Developer: From Software
Release date: 
Platform: PlayStation 3, Xbox 360, Microsoft Windows

Chances are if you own Dark Souls you didn’t just randomly grab it off the shelves. Like a cult classic book or movie a friend probably brought you into the fold. What is Dark Souls about? How do you play? Where do you go? It’s the games ability to have all these open question hanging over our heads for the gamers to slowly solve is what makes it really great. Players aren’t told how to fight or where to go but gently pushed in on direction by the death waiting in the other. In Dark Souls and its processor Demon Souls death is harsh and inevitable.

The players must teach themselves how to fight and learn quickly from enemies to stay alive. With so many unwritten rules, every discovery seems like a small victory. The first time we backstabbed an enemy we nearly dropped the controller, “how did I do that?”

What makes Dark Souls so addictive is that it’s so unpredictable. Sure we know there are a lot of bosses but new enemies are not introduced, just new areas. So as the player defeats one boss the next boss could be around the next corner or the player might have to slash their way through entire sections of undead. Die once and learn your lesson; die twice and lose all your accumulated souls, effectively your experience and start over. The sense of defeat is palpable.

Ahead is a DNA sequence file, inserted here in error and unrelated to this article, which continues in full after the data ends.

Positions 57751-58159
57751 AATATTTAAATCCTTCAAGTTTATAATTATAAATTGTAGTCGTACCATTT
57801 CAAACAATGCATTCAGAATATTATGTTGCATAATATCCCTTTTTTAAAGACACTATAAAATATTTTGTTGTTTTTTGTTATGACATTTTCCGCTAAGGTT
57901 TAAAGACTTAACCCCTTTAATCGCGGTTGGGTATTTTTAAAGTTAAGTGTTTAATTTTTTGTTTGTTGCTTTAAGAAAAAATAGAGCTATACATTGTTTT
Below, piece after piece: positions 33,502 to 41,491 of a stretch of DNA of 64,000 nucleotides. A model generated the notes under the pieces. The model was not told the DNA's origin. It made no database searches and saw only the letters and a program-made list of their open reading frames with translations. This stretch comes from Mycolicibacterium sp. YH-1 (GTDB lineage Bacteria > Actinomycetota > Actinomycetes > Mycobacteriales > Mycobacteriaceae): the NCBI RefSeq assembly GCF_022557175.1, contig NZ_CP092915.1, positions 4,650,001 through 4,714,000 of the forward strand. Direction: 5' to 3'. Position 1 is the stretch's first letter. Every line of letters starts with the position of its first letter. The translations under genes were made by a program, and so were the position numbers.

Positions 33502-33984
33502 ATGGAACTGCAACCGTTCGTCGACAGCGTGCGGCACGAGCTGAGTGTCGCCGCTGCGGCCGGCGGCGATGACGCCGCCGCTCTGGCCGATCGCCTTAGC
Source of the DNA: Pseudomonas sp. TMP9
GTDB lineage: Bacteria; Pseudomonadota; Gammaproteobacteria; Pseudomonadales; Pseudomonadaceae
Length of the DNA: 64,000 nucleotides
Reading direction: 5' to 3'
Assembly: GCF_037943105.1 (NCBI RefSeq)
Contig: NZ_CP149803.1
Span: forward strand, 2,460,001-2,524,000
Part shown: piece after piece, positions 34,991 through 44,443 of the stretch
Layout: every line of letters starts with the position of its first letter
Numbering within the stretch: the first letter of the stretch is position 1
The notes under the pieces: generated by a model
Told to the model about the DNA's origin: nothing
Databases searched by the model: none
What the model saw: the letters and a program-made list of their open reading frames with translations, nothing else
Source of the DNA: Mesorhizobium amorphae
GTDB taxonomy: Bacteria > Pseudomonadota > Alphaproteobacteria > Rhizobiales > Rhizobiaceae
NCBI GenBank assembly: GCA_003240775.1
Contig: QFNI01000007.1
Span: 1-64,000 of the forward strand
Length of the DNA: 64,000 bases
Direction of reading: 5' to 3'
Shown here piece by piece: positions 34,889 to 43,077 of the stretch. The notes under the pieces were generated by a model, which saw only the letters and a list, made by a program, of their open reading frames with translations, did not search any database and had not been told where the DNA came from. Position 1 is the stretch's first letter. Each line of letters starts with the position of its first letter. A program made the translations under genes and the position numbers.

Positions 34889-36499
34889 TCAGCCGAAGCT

But what makes Dark Souls great, just like all these other difficult games, is that the player is rewarded for braving the many challenges by an incredibly dark and twisting story that continues beyond the next screen, if they can survive.

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